If there’s one phrase that describes noted playwright Kenneth Lonergan’s moving meditation on how a man broken by the ultimate family tragedy must now cope with a seemingly equal but in reality lesser tragedy—the death of a sibling—it’s “life must go on.” Indeed, Manchester by the Sea features two tragedies which affect Lonergan’s protagonist Lee Chandler (Casey Affleck), a Boston handyman, with a hair trigger temper and surly disposition. Ironically, Lonergan introduces us to Lee’s second tragedy first and makes it clear that this tragedy—the death of his 50 or so older brother Joe from a congenital heart condition—offers Lee in some measure an opportunity to overcome the demons of the more devastating earlier tragedy, which Lonergan wisely treats as a mystery until the film’s midpoint.
Early on, Lonergan suggests that there’s something terribly wrong emotionally with Lee. He provokes a fight at a bar and appears to revel in his victim’s retaliation of beating him to a bloody pulp. Later, when he meets his friend’s brother at the hospital to identify his brother’s body, Lee inappropriately explodes in anger in front of a caring nurse and attending physician.
In a clever plot twist at the beginning of Act 2, Lonergan’s mordant Lee (who soon we’ll learn has a death wish), is thrust into the unenviable position of becoming guardian to his 16 year old nephew, Patrick, Joe’s son. Lee, with his repressed rage, is the last person who should be given the responsibility of caring for a family member—and he’s blindsided when he realises that his brother never gave him an inkling of his plans for Patrick upon his demise.The reality of Joe’s death indeed has nothing to do with death but everything to do with life going on. Indeed the machinations in the second act—especially the interplay between Lee and Patrick—are Lonergan’s way of suggesting that there is much comedy in the midst of tragedy. Whether the focus is on people in the community (the two paramedics unable to get a stretcher into the back of their ambulance) or one of the principals (Patrick and his girlfriend fumbling to put on their clothes after attempting sex with the girlfriend’s mother knocking on the door), Lonergan is determined to lighten things up before explaining the tragedy of Lee’s existence.
But before he does that, Lonergan must also do a bit of foreshadowing, so that there’s some kind of setup for Lee’s modest resurrection. Initially Lee is depicted as being unbending when he plans to uproot his nephew by taking him out of school, making him leave all his friends and bringing him to Boston, where he’ll be isolated and unhappy. When that plan falls apart, he sends Patrick off to see if he can co-habit with his biological mother— that plan is a disaster as well; we soon learn that the mother’s new husband is a Christian Fundamentalist who has no intention of giving Patrick his “space.”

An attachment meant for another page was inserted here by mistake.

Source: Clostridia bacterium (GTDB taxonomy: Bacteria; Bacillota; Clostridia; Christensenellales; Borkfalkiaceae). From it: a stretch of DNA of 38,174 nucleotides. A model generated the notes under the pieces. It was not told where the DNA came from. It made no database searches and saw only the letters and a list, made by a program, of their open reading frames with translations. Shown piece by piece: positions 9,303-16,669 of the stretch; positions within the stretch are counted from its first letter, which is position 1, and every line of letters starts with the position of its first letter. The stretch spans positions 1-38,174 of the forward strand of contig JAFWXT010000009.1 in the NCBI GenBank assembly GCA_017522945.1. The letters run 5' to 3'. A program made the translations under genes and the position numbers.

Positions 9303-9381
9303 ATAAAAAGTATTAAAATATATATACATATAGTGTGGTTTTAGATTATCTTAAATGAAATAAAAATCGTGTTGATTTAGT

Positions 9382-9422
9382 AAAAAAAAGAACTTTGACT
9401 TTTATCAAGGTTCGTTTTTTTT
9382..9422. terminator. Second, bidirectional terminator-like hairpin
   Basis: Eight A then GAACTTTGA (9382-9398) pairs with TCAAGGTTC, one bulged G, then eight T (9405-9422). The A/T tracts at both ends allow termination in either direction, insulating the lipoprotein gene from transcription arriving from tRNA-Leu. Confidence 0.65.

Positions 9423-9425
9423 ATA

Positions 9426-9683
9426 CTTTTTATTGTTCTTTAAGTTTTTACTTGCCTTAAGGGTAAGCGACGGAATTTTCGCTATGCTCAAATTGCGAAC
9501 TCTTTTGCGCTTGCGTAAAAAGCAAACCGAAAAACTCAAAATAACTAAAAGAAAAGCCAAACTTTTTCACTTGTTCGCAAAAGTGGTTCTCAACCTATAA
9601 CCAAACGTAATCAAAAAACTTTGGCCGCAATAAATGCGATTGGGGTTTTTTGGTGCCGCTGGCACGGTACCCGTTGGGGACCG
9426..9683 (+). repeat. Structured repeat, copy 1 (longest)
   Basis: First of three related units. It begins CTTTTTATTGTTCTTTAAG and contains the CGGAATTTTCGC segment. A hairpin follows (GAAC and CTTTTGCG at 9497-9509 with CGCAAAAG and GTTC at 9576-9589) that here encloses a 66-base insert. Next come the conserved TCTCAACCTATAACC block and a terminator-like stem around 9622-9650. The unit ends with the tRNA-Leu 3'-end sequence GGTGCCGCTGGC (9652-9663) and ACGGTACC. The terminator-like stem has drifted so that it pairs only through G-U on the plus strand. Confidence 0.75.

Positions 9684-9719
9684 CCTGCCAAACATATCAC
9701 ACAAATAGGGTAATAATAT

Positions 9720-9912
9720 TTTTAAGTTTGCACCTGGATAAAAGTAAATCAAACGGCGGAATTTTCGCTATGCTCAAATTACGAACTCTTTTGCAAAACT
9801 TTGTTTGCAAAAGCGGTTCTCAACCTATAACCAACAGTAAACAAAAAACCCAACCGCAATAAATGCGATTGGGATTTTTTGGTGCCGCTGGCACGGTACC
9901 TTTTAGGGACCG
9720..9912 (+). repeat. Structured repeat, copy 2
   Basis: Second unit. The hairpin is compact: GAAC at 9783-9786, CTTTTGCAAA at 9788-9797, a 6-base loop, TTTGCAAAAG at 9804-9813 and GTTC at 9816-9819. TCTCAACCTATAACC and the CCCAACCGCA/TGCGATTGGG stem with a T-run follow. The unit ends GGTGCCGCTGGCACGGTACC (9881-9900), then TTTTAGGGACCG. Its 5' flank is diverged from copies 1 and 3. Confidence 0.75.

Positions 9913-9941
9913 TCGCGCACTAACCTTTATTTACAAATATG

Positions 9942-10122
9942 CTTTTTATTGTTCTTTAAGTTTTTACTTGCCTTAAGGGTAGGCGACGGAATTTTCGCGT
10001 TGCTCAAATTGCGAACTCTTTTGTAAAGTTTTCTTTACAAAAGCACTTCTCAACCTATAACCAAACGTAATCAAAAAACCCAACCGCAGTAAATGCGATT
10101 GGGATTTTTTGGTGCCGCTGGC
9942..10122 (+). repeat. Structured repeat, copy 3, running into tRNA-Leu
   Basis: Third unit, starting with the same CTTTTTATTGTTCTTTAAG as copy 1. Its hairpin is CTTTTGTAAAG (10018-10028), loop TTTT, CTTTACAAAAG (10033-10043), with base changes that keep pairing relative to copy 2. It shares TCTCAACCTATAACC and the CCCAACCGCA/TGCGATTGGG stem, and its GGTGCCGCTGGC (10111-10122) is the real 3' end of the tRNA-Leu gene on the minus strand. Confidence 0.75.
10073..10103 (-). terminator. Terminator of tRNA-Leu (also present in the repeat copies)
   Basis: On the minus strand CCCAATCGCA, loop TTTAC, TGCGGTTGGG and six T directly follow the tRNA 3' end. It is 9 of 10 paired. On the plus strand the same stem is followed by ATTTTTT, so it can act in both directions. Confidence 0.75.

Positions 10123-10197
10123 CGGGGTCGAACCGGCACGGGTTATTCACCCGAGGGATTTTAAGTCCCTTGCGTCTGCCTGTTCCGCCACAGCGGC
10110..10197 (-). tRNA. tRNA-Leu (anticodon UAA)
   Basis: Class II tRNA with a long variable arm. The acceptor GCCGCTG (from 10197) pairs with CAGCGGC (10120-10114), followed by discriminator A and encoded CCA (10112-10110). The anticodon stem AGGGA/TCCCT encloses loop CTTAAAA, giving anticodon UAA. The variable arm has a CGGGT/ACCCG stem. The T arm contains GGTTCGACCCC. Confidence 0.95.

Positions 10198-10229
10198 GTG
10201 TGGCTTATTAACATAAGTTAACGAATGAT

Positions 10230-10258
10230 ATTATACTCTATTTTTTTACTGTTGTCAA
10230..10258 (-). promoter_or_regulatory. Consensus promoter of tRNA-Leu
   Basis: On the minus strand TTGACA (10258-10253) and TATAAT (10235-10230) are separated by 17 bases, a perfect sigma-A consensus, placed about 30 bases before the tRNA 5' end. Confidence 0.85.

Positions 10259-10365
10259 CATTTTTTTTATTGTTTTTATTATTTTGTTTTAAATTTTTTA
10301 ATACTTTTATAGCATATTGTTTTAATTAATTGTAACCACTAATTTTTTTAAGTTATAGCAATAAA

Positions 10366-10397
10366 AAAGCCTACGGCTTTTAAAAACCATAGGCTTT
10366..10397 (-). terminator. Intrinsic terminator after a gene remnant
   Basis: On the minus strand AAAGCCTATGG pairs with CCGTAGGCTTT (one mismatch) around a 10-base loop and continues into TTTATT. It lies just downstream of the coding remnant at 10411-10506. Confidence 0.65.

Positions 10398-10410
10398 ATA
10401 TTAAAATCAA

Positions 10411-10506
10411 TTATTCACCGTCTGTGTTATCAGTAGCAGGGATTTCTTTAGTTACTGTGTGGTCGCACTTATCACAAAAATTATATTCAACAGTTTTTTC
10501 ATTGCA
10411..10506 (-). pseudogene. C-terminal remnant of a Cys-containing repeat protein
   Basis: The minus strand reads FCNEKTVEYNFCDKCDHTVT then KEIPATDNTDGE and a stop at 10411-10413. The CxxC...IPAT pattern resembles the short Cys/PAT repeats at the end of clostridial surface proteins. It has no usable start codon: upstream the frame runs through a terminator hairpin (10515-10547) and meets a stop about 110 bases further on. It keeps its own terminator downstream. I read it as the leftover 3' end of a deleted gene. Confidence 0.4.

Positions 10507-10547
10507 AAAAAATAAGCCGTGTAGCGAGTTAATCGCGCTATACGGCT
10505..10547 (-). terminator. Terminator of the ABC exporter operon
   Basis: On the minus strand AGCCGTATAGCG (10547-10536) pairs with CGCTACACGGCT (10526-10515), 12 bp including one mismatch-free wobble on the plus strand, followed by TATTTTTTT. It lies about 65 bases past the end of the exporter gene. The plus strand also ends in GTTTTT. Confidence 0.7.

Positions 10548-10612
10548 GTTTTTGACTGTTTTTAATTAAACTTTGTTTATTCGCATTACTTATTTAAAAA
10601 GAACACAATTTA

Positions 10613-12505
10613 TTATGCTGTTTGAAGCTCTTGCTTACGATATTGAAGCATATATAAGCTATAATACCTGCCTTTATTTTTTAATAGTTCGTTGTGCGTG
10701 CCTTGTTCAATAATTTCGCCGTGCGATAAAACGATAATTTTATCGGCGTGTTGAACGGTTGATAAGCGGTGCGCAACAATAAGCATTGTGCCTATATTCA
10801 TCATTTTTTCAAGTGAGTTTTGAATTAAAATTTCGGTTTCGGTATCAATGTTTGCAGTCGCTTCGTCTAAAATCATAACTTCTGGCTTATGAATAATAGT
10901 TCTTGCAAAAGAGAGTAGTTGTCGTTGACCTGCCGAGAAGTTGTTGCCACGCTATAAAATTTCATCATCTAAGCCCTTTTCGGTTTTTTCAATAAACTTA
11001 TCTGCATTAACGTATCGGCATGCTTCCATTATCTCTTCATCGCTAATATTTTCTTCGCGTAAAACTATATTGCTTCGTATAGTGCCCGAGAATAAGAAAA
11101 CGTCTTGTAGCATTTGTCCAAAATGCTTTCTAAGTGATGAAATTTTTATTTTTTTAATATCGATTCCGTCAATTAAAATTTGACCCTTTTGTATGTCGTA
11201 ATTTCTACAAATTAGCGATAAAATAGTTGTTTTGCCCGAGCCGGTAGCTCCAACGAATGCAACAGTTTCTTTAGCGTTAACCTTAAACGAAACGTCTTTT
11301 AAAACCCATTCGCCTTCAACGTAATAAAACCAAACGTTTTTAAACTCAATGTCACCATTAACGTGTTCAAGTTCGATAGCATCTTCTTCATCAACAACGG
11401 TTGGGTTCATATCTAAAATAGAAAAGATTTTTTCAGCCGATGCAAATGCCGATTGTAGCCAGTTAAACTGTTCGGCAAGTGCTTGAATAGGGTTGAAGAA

Finally Lonergan, in a series of flashbacks, reveals the root of Lee’s devastating malady. One night when he was married, he went out to get some beers and forgot to close a screen in the fireplace, resulting in a fire that killed his three children. In perhaps the best and most shocking scene in the film, after he’s informed of the death of his children at the police station, he grabs a deputy’s gun and tries to shoot himself in the head—only to be wrestled down by the attendant officers. One only wonders why Lee didn’t attempt suicide again.Lee must undergo one last baptism of fire— and that’s when he runs into his ex-wife Randi (Michelle Williams) on the street who begs his forgiveness by admitting that she said many horrible things to him at the time when their children were killed. She wants to be close to Lee again but he can’t open up. Mick LaSalle, writing in the SF Chronicle, couldn’t have said it better when he wrote: “People don’t always recover. Some things are so awful that recovery is simply not possible. Likewise, in the aftermath of tragedy, most people aren’t completely destroyed. They don’t end up in a ditch or in a straitjacket. They simply remain at a base level of pain that never ends, that never gets better and never gets worse.”
But somehow there was some movement in a positive direction for Lee. As a result of his relationship with his nephew and the confrontation with his ex-wife, shall we say there was a softening up? At film’s end, Lee is no longer just thinking about himself— he devises a plan for Patrick to live with Joe’s friend (whom we met much earlier at the hospital) so he can remain in town but still able to visit Lee in Boston.
Lonergan, in his brilliant portrait, suggests that the anomalous tragedy that befell Lee does not separate him emotionally from you or me. Most of us are afraid of our own repressed anger (or even rage), which may lead to a breakdown and resulting catharsis involving the expression of great sorrow. Lee’s problem was that he was blocked from following through on his rage so he could experience the sorrow.
Casey Affleck’s performance will probably earn him a Best Actor Award at the upcoming Academy Awards, and additional special mention should be made of Lucas Hedges in his most convincing portrait of the beleaguered nephew. Michelle Williams also was quite affecting especially in the final confrontation with Affleck, pouring out her heart in remorse for previous words of anger.
Kenneth Lonergan is one of our few writers today who can deliver multi- dimensional characters and write comedy and tragedy on the level of the great writers of yesteryear. Manchester by the Sea delivers an impeccable and moving Weltanschauung from its opening scene.